Rescuing a parts car: the story of Lumpy

It all began innocently enough.

I needed some parts for my 89 325iS that’s beginning to take shape, and a great potential donor car was just up the I-5 in Seattle. Somehow, don’t we always need more parts? The Bronzit four-door in question had its complete cooling system replaced, a Dinan updated ECU, and all of the suspension refreshed as well. Throw in a set of nice wheels, and it sounds like a great deal for just over $4,000. After exchanging a number of messages and a brief phone conversation, the owner agrees to a final price of $3,800 if the car was as he said, so my good buddy Roy and I jump in the M240 X-Drive, braving the rain to investigate. The trip isn’t as bad with heated seats, Harmon/Kardon sound, and a heated steering wheel. Sometimes, modern cars aren’t so bad after all.

The fellow selling the car is clearly pained to get rid of it, even bringing his 11-year-old son along – bummed out that Dad was selling the E30. “I need a more practical car,” he says in a low tone. The rain makes it tough to really assess the condition of the paint, but I can tell from the Facebook Marketplace pics it’s rough.

The standard/comfort interior is in incredibly good shape, with nary a tear in the front seats. The dash is flawless, and the rear seats almost like brand new. The only glitch is carpet looking as if it were beige at one time and dyed black. (poorly, I might add) But the mats cover it up well enough. A Euro analog clock, M shift knob, and a new vintage SONY head unit are all bonus points. At this point, the owner lets me know that the door locks that he thought were sorted out, begin acting up again. “How about $3,500?” A deal is struck, and a tub of extra E30 stuff (which I still haven’t had time to go through) is loaded into the back seat, along with all the receipts for current work.

A quick 150-mile drive home proves the car solid, but on summer Dunlop tires, Roy notices I am sliding around a bit on the wet pavement. But we make it back uneventfully, and a few days later, when the sun comes back out, we do a once over. Again, I am taken back at what a decent car this is for such little money. Understandable, because the sedans don’t always get as much love in E30 world. Personally, I love em. Now the inception thought burrowing in my head is gaining momentum – I can’t cannibalize this car.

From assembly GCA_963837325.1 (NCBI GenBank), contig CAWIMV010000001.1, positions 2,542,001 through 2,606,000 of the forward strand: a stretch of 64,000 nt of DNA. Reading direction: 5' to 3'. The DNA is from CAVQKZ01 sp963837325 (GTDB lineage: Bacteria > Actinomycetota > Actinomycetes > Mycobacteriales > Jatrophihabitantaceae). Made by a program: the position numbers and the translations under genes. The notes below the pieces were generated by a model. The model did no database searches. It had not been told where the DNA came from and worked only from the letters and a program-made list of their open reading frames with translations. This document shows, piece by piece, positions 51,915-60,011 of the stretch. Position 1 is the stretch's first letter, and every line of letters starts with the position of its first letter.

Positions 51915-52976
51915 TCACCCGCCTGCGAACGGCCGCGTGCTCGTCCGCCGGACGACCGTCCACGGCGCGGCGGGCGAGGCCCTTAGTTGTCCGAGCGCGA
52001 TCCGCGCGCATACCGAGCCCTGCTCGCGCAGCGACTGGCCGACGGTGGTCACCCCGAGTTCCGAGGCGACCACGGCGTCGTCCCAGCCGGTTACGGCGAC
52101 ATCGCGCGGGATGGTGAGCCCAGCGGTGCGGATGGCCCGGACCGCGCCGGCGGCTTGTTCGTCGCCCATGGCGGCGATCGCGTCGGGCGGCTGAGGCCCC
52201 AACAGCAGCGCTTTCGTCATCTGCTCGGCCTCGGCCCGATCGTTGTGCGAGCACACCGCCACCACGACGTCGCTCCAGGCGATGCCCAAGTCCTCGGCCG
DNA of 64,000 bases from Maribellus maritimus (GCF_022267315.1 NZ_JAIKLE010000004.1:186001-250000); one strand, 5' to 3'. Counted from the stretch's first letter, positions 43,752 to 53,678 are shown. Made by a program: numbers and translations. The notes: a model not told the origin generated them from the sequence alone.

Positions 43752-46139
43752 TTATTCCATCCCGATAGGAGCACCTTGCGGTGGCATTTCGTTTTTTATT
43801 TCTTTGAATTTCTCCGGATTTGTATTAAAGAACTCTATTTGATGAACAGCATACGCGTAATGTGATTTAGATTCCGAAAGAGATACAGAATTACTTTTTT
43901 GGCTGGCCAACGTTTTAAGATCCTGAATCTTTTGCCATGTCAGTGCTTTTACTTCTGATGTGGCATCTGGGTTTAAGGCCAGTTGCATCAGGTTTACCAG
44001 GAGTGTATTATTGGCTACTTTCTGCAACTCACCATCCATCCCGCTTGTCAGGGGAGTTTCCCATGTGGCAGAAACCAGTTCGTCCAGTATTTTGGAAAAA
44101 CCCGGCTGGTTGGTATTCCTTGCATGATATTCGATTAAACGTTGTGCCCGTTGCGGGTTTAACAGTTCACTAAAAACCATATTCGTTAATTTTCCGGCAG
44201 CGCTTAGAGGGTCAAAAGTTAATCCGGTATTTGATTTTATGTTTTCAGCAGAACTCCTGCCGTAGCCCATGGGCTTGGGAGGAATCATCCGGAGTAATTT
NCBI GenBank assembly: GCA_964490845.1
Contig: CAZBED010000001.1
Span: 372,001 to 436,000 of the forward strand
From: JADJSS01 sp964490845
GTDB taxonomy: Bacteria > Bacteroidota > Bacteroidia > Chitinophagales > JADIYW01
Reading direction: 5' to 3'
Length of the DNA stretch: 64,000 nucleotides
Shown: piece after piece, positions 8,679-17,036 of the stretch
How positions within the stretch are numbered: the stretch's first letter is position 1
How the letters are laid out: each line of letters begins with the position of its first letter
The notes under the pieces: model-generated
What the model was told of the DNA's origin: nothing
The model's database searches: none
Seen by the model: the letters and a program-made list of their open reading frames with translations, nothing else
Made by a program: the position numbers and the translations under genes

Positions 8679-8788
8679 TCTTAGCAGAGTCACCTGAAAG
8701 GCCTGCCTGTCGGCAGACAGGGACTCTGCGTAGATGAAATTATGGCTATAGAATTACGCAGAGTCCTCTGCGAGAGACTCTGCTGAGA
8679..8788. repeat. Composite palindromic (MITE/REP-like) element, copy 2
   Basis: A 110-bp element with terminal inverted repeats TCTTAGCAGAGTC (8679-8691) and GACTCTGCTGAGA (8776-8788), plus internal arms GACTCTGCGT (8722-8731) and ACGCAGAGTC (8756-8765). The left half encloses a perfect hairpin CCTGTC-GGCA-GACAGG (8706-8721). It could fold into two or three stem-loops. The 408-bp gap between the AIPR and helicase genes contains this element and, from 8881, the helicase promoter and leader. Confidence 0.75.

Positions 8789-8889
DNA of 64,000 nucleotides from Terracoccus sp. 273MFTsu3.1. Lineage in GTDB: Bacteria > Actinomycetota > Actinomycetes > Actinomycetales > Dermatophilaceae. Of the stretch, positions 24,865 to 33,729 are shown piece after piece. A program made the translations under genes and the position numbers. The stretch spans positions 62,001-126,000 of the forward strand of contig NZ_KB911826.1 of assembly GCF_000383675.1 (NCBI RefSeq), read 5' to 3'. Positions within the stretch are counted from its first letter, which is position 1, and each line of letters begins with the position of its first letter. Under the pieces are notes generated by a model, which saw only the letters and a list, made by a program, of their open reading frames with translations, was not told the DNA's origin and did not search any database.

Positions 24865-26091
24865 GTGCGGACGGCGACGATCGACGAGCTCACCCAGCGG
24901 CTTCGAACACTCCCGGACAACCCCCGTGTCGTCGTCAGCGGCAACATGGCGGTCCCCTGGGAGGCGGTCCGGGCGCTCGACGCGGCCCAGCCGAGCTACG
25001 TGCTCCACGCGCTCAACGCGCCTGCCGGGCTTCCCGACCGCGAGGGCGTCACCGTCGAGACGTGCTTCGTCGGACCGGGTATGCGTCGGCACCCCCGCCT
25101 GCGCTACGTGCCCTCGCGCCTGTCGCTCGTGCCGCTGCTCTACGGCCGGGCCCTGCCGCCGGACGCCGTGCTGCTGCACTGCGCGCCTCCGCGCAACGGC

The interior doesn’t need much to clean up, and it’s sporting a new set of E46 convertible mats. The manual sunroof works flawlessly, with heater and windows all working in harmony is another bonus. The prior owner had removed the AC, which doesn’t bother me here in the Pacific Northwest because we rarely need it, and this is a car that begs to be driven with the windows and sunroof open anyway. Fortunately, my really rough convertible parts car has sport seats, which will be getting a full restoration in matching BMW Vinyl by our friends at Beaverton Upholstery. (who did a stellar job on Gumby’s interior last year) We’ll keep you posted, fingers crossed the seat heaters still work!

Dropping by Autobahn Motorsports to check up on the iS’ progress, Austin takes the car for a drive after a cursory look. “This is too nice of a car to part out, man.” The thought crawls further in my head. “The bad news is it’s going to cost more money to do the iS, but now we can do it right and know exactly what we’ve got from the beginning.” It’s only money, right? After a couple rounds of anxiety, the final decision is made to keep the sedan after all. Major props to Austin for putting up with me during this phase of the project, but you know how some cars speak to you? That’s how this car is. It’s like that spunky Jack Russell Terrier that you can’t ignore.

Tire Rack still sells the TR motorsports 15″ wheels, so one more is procured to make up for the one around the front that has a ton of road rash. What’s the chance that the trashed wheel doesn’t have the bad tire with a chunk missing? The E30 gods are clearly smiling upon me. My local crew at Discount Tire mounts a fresh pair of Dunlops, and we move the scraped wheel to the trunk. In the sad event of a flat tire, matching wheels – awesome!

Bad as the paint looks, with it’s scratched and worn clear coat, there are no signs of delamination. A weekend with the buffer, some compound, and a final layer of Hydrosilex restores some shine to what’s left of the paint. Kevin, the patron saint of dent removal from Fix Your Dents, here in Vancouver, WA manages to get the dents in the doors out in spectacular fashion, but can only do so much for the roof.

So the car names itself and shall be called Lumpy going forward. Unfortunately, a quick vanity plate search at the Washington DMV reveals Lumpy is already taken. But, Lumpy 1 is not. The more I drive this car, I can’t just take it apart for parts. So here we go with another E30.

Stay tuned for more adventures.